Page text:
Book Beginnings on Fridays
Every Friday Book Beginnings on Friday is hosted by Gillion at Rose City Reader where you can share the first sentence (or so) of the book you are reading, along with your initial thoughts about the sentence, impressions of the book, or anything else the opener inspires.
My opening sentences for this week is from Amazing Grace by Leslie Crewe. Leslie is actually a local author from Cape Breton, Nova Scotia. Not only is she is a wonderful writer, but she is a funny, warm and caring person as well. I hope you get a chance to have a look at some of her works because it’s totally worth it. She has a witty way of writing about the ordinary things in life.
The whole point of going to this wearisome church meeting is to ask the woman in charge of lunch how she makes her coconut balls. Fletcher loves them. I know damn well she’s leaving something out of the recipe; I cannot replicate the delicate texture no matter how hard I try. And that ticks me off.
All of these church women give me indigestion, but dang, if you want something done around this rural community, go ask the seventy- and eighty-year-olds who frequent the parish halls in their aprons. I’m not the religious type, but they’re so hard up for fresh blood and volunteers, they tolerate me.
Up to a point.
Isn’t that awesome?
*Grab a book, any book.
*Turn to page 56 or 56% in your eReader
(If you have to improvise, that’s ok.)
*Find any sentence, (or few, just don’t spoil it)
*Add your (url) post to the Linky on Freda’s blog. Add the post url, not your blog url.
*It’s that simple.
From Page 56:
“Hello,” she smiles. “I’m Doctor Stevens. What’s your name?”
“Amazing Grace Fairchild.”
She looks delighted. “Imagine! You must be very special to have a name like that.”
“I think so. My sister is Ave Maria and she’s special, too.”
“I’m sure she is. Now Amazing, I want to tell you what’s going to happen. I need to look at you, to check your body, to see if you’ve been molested. Do you know what that means?”
“I think it means he married me.”
Dr. Stevens gathers herself. “I’m going to put a sheet over you, so no one else will see you but me. Do you trust me to do that? I promise I won’t hurt you.”
She does have a nice smile. “Okay.”
It’s over pretty quickly and she doesn’t hurt me. She takes off her rubber gloves and throws them in the wastepaper basket. Then she comes close to me and puts her hand on my shoulder. “All done.”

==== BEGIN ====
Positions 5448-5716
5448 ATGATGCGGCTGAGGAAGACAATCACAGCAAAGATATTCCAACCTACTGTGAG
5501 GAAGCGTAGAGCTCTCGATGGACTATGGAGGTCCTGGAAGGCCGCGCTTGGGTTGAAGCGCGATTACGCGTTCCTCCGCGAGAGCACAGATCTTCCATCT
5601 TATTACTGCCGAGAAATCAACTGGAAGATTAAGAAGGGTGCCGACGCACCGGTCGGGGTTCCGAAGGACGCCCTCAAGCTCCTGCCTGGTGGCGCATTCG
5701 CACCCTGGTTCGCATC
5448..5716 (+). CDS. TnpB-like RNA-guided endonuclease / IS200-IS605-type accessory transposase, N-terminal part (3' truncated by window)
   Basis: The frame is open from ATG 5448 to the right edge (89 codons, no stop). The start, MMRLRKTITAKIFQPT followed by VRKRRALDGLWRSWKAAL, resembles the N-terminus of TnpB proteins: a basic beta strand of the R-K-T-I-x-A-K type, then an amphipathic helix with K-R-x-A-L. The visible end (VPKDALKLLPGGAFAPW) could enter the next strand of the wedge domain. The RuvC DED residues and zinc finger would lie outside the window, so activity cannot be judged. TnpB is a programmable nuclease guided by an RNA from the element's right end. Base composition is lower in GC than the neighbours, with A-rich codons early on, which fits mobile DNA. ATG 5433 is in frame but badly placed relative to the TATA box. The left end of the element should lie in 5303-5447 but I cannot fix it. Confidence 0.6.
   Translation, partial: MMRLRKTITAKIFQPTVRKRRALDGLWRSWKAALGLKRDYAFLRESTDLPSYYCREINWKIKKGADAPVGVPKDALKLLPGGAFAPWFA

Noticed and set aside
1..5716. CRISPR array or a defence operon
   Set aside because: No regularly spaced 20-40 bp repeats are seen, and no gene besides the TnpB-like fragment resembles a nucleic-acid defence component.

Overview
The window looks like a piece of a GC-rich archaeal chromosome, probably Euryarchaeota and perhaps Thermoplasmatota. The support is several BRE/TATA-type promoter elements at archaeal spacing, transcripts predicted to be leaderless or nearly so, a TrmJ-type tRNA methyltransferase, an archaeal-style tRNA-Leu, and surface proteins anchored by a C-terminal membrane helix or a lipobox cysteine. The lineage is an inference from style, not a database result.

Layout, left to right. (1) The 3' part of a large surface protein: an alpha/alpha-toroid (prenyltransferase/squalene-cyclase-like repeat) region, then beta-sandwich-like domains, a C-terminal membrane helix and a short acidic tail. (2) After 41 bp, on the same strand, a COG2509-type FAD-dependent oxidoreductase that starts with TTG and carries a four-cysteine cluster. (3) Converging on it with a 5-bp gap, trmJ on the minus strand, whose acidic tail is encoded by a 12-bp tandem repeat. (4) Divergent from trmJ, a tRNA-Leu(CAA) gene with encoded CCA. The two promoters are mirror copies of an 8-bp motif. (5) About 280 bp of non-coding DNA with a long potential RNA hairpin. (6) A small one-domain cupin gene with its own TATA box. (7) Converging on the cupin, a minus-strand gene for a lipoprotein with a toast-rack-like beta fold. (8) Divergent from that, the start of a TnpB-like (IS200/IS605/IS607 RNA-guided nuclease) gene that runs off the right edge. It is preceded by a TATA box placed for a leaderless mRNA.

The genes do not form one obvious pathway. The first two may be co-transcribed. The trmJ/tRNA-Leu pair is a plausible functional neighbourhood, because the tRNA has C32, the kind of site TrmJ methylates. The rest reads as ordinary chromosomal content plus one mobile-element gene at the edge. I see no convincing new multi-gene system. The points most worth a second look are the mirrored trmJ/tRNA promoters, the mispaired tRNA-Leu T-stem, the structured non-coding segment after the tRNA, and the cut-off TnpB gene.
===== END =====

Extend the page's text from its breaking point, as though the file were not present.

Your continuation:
“Do you believe me?”
“Yes, I believe you.”
“What will they do to him?”
“Hopefully, he’ll go to jail.”
“Can I come home with you?”
Amazing Grace is a beautiful story about a woman struggling to resolve her past and present. I fell in love with Grace, with her natural and easy sarcastic sense of humour. Grace is independent but damaged after surviving one tragedy in her life after another.
Grace and her sister Ave Marie were raised in a cult/commune in Ontario with their mother, Trixie. Trixie and her children were being raped by the leader of the cult and they had made plans to escape. Grace was left behind.
Follow Grace’s courageous story as she struggles to come to terms with her estranged son and her troubled granddaughter. At the same time, she strives to discover her past and come to terms with her life.
Here’s the blurb from Lesley’s site:
Grace Willingdon has everything she needs. For fifteen years she’s lived in a trailer overlooking Bras d’Or Lakes in postcard-perfect Baddeck, Cape Breton, with Fletcher Parsons, a giant teddy bear who’s not even her husband. But Grace’s blissful life is rudely interrupted when her estranged son calls from New York City worried about his teenaged daughter.
Before she knows it, Grace finds herself the temporary guardian of her self-absorbed, city-slicker granddaughter, Melissa. Trapped between a past she’s been struggling to resolve and a present that keeps her on her toes, Grace decides to finally tell her story. Either the truth will absolve her, or cost her everything.
Crackling with Lesley Crewe’s celebrated wit and humour, Amazing Grace is a heartfelt tale of enduring love and forgiveness, and the deep roots of family.